http://www.metro-magazine.com/article/story/2012/05/a-train-breaks-the-mold.aspx

fsujax

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Re: The A-Train: What Happens When Transit Becomes Priority
« Reply #7 on: January 14, 2013, 02:49:58 PM »
Texans do not mind paying for building up their transit infrastrucutre. Here we are turning off streetlights, saw them doing it today on Myrtle Ave. Sad.

urbaknight

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Re: The A-Train: What Happens When Transit Becomes Priority
« Reply #8 on: January 14, 2013, 03:10:22 PM »
In Texas they're super Conservative, yet they're open minded enough to build big cities with infrastructure and all! Why the Hell can't Jacksonville leaders (or least some of them) try harder to achieve some of the same?

fsujax

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Re: The A-Train: What Happens When Transit Becomes Priority
« Reply #9 on: January 14, 2013, 03:44:14 PM »
because they are afraid of the anti-tax backlash. Texans dont seem to mind taxing themselves to build better cities.

spuwho

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Re: The A-Train: What Happens When Transit Becomes Priority
« Reply #10 on: January 14, 2013, 11:12:11 PM »
Economics in Texas are much different than in Florida. It's interesting because Texans really do love the ex-urban lifestyle, but they are realistic about it and support surrounding infrastructure pretty well.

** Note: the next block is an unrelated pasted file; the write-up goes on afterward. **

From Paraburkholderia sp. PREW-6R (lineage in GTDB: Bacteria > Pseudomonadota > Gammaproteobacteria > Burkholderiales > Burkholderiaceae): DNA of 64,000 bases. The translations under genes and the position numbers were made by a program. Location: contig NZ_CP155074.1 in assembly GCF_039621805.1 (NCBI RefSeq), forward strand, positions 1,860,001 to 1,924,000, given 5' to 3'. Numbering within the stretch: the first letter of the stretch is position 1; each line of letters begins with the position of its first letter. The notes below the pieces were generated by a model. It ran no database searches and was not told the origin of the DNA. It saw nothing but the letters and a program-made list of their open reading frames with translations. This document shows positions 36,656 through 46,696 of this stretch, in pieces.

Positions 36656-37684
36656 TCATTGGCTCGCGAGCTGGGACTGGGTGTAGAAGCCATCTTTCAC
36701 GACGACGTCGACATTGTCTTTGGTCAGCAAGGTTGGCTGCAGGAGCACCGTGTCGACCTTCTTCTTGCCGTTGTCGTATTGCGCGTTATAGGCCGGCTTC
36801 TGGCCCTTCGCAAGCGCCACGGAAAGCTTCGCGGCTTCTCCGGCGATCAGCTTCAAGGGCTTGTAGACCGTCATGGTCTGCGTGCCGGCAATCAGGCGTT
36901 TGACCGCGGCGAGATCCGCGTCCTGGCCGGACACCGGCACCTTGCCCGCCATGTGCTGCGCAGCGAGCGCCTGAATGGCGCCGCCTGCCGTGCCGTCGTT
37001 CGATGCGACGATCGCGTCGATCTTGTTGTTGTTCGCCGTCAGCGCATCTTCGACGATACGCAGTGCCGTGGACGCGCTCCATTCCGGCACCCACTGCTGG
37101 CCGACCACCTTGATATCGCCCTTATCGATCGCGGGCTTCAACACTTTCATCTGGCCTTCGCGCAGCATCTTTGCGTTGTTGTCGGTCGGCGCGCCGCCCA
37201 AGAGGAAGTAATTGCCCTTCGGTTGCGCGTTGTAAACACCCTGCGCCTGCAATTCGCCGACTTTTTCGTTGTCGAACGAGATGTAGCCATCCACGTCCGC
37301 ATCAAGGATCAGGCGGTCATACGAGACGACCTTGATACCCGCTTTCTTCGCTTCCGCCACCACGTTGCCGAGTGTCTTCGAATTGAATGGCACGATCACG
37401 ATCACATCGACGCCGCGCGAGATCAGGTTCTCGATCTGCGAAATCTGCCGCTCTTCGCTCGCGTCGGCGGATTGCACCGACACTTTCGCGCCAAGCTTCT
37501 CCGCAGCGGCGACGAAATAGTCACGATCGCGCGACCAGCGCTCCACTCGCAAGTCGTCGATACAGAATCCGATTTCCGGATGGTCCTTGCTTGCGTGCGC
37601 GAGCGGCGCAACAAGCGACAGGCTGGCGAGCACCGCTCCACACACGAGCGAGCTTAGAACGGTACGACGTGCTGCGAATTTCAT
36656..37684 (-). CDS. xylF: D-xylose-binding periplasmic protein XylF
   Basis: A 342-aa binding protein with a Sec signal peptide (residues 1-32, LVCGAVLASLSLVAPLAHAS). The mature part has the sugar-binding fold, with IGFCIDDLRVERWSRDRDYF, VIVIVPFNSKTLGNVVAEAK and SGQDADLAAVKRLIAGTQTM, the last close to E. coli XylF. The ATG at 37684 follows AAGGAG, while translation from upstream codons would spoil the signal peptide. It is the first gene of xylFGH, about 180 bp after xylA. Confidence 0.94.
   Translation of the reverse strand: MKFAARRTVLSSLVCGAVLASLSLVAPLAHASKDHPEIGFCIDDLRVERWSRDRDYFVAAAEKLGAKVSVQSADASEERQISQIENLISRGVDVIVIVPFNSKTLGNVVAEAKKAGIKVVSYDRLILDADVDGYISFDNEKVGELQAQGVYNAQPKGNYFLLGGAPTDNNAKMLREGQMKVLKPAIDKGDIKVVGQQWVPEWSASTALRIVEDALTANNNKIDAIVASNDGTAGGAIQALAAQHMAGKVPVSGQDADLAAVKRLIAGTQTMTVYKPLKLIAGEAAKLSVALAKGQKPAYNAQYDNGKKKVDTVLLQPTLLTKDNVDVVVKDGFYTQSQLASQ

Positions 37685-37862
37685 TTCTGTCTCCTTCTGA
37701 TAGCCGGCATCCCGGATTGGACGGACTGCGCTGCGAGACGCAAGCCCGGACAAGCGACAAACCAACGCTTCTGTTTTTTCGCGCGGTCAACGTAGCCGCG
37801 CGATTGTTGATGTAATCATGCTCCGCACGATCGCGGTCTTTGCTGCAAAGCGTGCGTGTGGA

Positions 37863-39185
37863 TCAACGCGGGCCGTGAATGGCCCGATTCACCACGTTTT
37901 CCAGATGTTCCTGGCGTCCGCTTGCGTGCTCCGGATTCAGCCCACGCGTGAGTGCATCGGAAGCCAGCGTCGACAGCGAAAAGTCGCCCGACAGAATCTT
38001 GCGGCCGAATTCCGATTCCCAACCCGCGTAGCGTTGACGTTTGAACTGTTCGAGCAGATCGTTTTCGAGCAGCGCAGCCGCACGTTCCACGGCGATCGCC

But I agree with fsujax, they have no qualms in paying taxes to support general transit initiatives.

I have ridden both DART & TRE in and out of Dallas. I like TRE better because its heavy rail and you have more room in your seat. DART was very good, but the Plano Line was extremely crowded by the time it reached downtown.

Most cities look to ramp up densities before they will support transit, in this case the reverse is true, they are building it with the idea of planning the densities around it. It's forward thinking and strategic.

If only we could get off the visioning and planning toilet seat.

Ocklawaha

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Re: The A-Train: What Happens When Transit Becomes Priority
« Reply #11 on: January 14, 2013, 11:25:22 PM »
I have ridden both DART & TRE in and out of Dallas. I like TRE better because its heavy rail and you have more room in your seat. DART was very good, but the Plano Line was extremely crowded by the time it reached downtown.

Actually TRE is NOT heavy rail, it's commuter rail IE: Standard trains on regular railroad track. Heavy rail is generally Subway or Elevated and usually powered by a 3rd rail, though some use overhead wires such as the system in Medellin.

thelakelander

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Re: The A-Train: What Happens When Transit Becomes Priority
« Reply #12 on: January 14, 2013, 11:34:43 PM »
Most cities look to ramp up densities before they will support transit...

What US cities have done this with fixed rail?  From what I can tell, every US city that has added fixed transit in recent decades already had density (more pre-1950 most cases) dating back to the streetcar/industrial revolution era.  Maybe I'm overlooking something but I haven't come across a city that added rail based after reaching a goal of building to a certain density level.